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I can't wrap my head around the differences between sequence and LazyList. They're both lazy and potentially infinite. While seq<'T> is IEnumerable<'T> from .NET framework, LazyList is included in F# PowerPack. In practice, I encounter sequences much more often than LazyLists.

What are their differences in terms of performance, usage, readability, etc? What are reasons for such a bad reputation of LazyList compared to that of seq?

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2 Answers 2

up vote 26 down vote accepted

LazyList computes each element only once regardless of how many times the list is traversed. In this way, it's closer to a sequence returned from Seq.cache (rather than a typical sequence). But, other than caching, LazyList behaves exactly like a list: it uses a list structure under the hood and supports pattern matching. So you might say: use LazyList instead of seq when you need list semantics and caching (in addition to laziness).

Regarding both being infinite, seq's memory usage is constant while LazyList's is linear.

These docs may be worth a read.

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+1, cool, I didn't know about caching part. Could you give an example which requires both laziness and list semantics? –  pad Feb 8 '12 at 21:19
Traversing a sequence while simultaneously accessing multiple elements can be done with a seq, but it's much cleaner using LazyList + pattern matching. –  Daniel Feb 8 '12 at 21:21
@pad: I added a link to the old docs on MSR. It explains them pretty well. –  Daniel Feb 8 '12 at 21:41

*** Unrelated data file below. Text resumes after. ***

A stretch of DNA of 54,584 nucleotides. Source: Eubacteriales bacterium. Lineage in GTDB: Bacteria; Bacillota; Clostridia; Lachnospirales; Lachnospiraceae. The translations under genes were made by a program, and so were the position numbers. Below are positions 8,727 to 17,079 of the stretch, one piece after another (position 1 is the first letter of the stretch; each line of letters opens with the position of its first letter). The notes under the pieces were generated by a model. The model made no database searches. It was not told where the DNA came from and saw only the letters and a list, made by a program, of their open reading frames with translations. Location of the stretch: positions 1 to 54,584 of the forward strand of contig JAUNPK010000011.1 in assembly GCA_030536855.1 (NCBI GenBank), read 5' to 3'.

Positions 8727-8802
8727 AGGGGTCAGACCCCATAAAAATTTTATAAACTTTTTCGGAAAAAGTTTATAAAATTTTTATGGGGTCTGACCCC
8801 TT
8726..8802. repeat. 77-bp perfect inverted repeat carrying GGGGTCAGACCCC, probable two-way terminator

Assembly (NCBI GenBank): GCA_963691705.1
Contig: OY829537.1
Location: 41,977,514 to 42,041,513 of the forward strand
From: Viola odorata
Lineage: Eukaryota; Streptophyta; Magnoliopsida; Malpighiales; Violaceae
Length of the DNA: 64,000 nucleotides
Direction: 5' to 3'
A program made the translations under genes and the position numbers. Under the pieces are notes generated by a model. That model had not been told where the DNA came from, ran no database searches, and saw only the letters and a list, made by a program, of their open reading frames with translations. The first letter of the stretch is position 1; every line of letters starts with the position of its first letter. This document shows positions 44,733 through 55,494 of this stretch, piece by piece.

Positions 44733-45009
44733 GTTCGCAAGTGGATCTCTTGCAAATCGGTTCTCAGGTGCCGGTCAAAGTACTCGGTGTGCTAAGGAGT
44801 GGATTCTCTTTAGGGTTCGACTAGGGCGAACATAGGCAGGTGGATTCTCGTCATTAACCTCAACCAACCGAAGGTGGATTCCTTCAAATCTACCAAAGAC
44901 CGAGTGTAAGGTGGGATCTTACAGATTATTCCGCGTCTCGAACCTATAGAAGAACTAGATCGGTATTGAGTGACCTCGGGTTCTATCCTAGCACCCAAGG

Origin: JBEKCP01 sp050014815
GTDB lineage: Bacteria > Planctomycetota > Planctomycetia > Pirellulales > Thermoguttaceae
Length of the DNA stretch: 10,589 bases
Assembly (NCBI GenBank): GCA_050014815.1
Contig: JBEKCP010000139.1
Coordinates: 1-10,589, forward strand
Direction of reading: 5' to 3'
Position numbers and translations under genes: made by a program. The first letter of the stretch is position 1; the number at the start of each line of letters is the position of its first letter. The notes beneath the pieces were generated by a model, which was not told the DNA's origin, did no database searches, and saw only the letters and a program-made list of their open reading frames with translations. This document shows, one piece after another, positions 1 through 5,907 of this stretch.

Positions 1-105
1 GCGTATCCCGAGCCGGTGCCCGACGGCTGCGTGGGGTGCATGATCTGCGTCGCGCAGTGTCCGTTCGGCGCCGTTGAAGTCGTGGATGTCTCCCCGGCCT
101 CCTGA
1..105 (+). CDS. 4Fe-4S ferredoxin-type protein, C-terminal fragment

How does caching referred here compare to memoization which in Haskell world means once a value is computed, it is saved and used again if needed in the future? –  vis Mar 18 '12 at 23:23
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In addition to Daniel's answer, I think the main practical difference is how you process the LazyList or seq structures (or computations).

  • If you want to process LazyList, you would typically write a recursive function using pattern matching (quite similar to processing of normal F# lists)

  • If you want to process seq, you can either use built-in functions or you have to write imperative code that calls GetEnumerator and then uses the returned enumerator in a loop (which may be written as a recursive function, but it will mutate the enumerator). You cannot use the usual head/tail style (using Seq.tail and Seq.head), because that is extremely inefficient - because seq does not keep the evaluated elements and the result of Seq.head needs to re-iterate from the start.

Regarding the reputation of seq and LazyList, I think that F# library design takes a pragmatic approach - since seq is actually .NET IEnumerable, it is quite convenient for .NET programming (and it is also nice because you can treat other collections as seq). Lazy lists are not as frequent and so normal F# list and seq are sufficient in most of the scenarios.

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